This Cozy Austin Guest House Was Inspired by Bavarian Chalets

·5 min read
Photo credit: Andrea Calo
Photo credit: Andrea Calo

Every spring, the ladybugs showed up. They covered the walls of a small writing and reading room in the attic of a guest house in the Travis Heights neighborhood of Austin, Texas. So when the family hired Amity Worrel & Co to renovate the building, it only seemed suitable to let the ladybugs stay—visually, at least. “The idea just came together naturally because that ladybug shape was perfect for the pattern we had landed on,” says Amity Worrel, the firm’s owner and principal, who turned to a local artisan, Julie Rodgers, to create a custom mural inspired by them in the bathroom.

The house, originally a simple bungalow, is now more like something you’d find on a mountainside in Europe. “We presented two different options, and they chose to go with this wonderful Texas-meets-Heidi-in-the-Alps direction,” says Worrel. “It’s very charming.” Rodgers and another artisan, Candance Pruett, hand-stenciled a faux-bois pattern on the living room walls, and spaces throughout are decorated with cozy Flokati rugs, vintage finds collected over the years, and lots and lots of gingham.

“[In the story,] Heidi goes with her grandfather and sleeps in an attic room, and to my eye it was HEAVEN to sleep in a little attic room with a view of the Alps and be surrounded by all those lovely little cottage details,” Worrel explains of her inspiration. “The German/Swiss/Bavarian theme is not so out there, really, considering all the German settlers that came here to the hill country and brought their charming architecture with them.”

Living Room

Photo credit: Andrea Calo
Photo credit: Andrea Calo


“I love any opportunity to bring in an interesting pattern,” says the designer. Because the guest house on the property is not utilized daily, the designers could spring for more specific decorative objects, like paintings of the Alps or carved deer, that “may feel disingenuous in a regular home, but are refreshing when you’re on vacation or ready from an escape for daily life,” she says. Upholstery on sofa: Perennials Rough N’ Rowdy in Shell. Coffee table: NZ via Chairish. Cabinet: Antique Victorian Carved Mahogany Curio Bookcase via Scranton Antiques on Charish.

Photo credit: Andrea Calo
Photo credit: Andrea Calo

Any way to jazz up sheetrock is a win for Worrel. The walls were hand-stenciled with faux bois by Julie Rodgers and Candance Pruett, local decorative artists. “It’s purposely not perfect,” she says. “It’s a way of adding, character, richness, and decoration.” Another unique element of the living room is the handkerchief panel window treatments, created by attaching a piece of fabricto the windows with a grommet and eye hooks (great for those who want privacy but don’t want to spend on traditional shades). Bookcase Side Table: Brass & Bevel via Chairish. Lamp: Antique Brass Cast Floor Lamp from D & W Lighting Showroom.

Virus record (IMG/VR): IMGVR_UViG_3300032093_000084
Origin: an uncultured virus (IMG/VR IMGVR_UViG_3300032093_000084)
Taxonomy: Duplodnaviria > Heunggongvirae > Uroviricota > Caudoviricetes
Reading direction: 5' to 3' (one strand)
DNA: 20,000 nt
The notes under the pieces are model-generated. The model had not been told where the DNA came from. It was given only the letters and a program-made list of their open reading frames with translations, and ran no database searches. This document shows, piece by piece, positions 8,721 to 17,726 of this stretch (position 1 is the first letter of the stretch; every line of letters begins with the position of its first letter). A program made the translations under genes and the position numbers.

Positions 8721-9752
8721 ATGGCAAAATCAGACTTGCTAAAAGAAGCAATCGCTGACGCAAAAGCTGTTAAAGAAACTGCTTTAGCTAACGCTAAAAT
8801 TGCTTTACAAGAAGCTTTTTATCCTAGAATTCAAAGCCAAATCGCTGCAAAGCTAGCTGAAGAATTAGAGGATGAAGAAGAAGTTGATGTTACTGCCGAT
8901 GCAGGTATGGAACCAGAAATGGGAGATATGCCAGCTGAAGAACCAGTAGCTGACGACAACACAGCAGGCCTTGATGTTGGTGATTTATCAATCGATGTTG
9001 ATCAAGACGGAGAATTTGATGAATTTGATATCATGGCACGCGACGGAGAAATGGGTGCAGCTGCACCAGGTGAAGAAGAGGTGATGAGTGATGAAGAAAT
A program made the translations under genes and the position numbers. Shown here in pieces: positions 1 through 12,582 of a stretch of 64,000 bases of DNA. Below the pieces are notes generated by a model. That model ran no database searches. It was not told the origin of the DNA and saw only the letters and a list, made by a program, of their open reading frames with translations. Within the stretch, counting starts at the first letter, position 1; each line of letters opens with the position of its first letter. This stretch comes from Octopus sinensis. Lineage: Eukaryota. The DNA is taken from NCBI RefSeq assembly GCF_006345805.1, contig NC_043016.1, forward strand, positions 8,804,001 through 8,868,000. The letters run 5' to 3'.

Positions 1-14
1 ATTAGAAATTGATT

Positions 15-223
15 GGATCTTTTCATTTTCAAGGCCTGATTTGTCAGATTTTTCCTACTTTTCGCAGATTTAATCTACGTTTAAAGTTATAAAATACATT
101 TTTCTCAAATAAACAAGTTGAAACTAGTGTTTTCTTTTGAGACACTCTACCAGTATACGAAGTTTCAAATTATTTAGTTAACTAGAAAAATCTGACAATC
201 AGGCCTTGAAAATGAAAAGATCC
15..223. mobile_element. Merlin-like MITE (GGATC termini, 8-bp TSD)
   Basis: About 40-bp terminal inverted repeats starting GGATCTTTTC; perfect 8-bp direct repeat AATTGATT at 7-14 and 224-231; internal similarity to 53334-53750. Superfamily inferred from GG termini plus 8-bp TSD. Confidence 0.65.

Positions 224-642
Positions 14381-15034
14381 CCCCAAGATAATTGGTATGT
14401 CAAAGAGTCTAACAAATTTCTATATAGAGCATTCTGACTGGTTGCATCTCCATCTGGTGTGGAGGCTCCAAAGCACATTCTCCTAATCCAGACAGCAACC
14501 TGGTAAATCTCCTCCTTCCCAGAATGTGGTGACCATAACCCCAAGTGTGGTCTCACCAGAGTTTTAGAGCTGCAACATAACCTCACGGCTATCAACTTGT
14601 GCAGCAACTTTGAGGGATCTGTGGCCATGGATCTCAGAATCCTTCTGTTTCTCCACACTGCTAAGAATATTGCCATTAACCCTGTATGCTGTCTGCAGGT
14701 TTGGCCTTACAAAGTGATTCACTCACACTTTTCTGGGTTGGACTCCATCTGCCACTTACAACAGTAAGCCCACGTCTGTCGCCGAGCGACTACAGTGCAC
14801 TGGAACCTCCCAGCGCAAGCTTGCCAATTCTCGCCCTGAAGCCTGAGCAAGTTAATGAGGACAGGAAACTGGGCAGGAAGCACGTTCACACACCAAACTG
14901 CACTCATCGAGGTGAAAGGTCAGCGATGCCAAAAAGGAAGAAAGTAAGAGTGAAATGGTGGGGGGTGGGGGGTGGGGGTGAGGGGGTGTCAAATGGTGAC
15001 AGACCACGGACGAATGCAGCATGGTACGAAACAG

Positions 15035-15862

Entryway

Photo credit: Andrea Calo
Photo credit: Andrea Calo

A small shelf, a stool, and a stump create a functional but unfussy space. Oval Vintage Mirror: Settlement House Garage Sale. Console: Custom Swiss Hardwood Walnut Console from Mockingbird Made. Wood Stump: Etsy.

Kitchen

One of the clients has a “very romantic sense of the world and a hopeful nature,” says Worrel, and so that fairytale sense was carried throughout the home. Pendant: Antique Schoolhouse Pendant from D&W Lighting Showroom. Chairs: SIPA Vienna Chairs. Lacquer Tray: Jayson Home.

Flex Room (Bunk room)

Looking at photos of alpine cottages led to the gingham-clad bunk room. While bunk beds are typically built for children, they were built in here because “they’re a way of creating warmth, a sense of comfort and coziness, and allow you to be in the same room with others without feeling exposed,” the designer says. AW & Co. designer Jessica Nash considered every detail in this room, from how close the ceiling fan could safely be to the bunks to the durability of the steps on the bunk bed ladder.

Custom Millwork: Domi Goods. Gingham: Pindler Moro in Ruby. Rug: Via FlotakiShag on Etsy. Sconces:Custom Scallop Sconce Shades with Brass Wall Mounts from D & W Lighting Showroom. Blanket: Terra Cotta Striped Guatemalan Blanket from Marra.

Primary Bedroom

Photo credit: Andrea Calo
Photo credit: Andrea Calo

The long gingham headboard panel makes the room feel both larger and cozier, while the corner chaise was a find from an annual Austin garage sale. In the spirit of the client’s true love for handmade, AW & Co. project Manager Allison Beyer sourced and coordinated the locally made custom furnishings with mostly Austin makers, while collecting Swiss ornaments for styling with Worrel. Side tables: Maude Side Tables in Saddle Brown from Noir. Bedding: Brooklinen. Throw: Albion Mohair Throw from Serene & Lily. Pouf: Kai Wool Pouf from Bernhardt.

Bathroom

“At one point, the family had a ladybug infestation in the attic space, so we took that as our cue to do a custom wall painting in the bathroom,” says the designer. “Artist Julie Rodgers painted them and she’s our go-to gal. She does mural art, custom lampshades and more.” Light Fixtures: Cedar & Moss. Shower Curtain: Custom.

Screening Room

Photo credit: Andrea Calo
Photo credit: Andrea Calo

“When everything is soft and cozy, people love being in a space,” Worrel says. A set of white chairs surround an ottoman in the viewing room, where guests can play games or watch movies on the projector. Plus, there is a chaise with faux bois-style fabric as a fun reference to the walls. Reading Floor Lamp: House of Troy. Pillows: Custom in Zuri fabric from Zak + Fox. Chaise fabric: Perennials What Knot in Ceruse.

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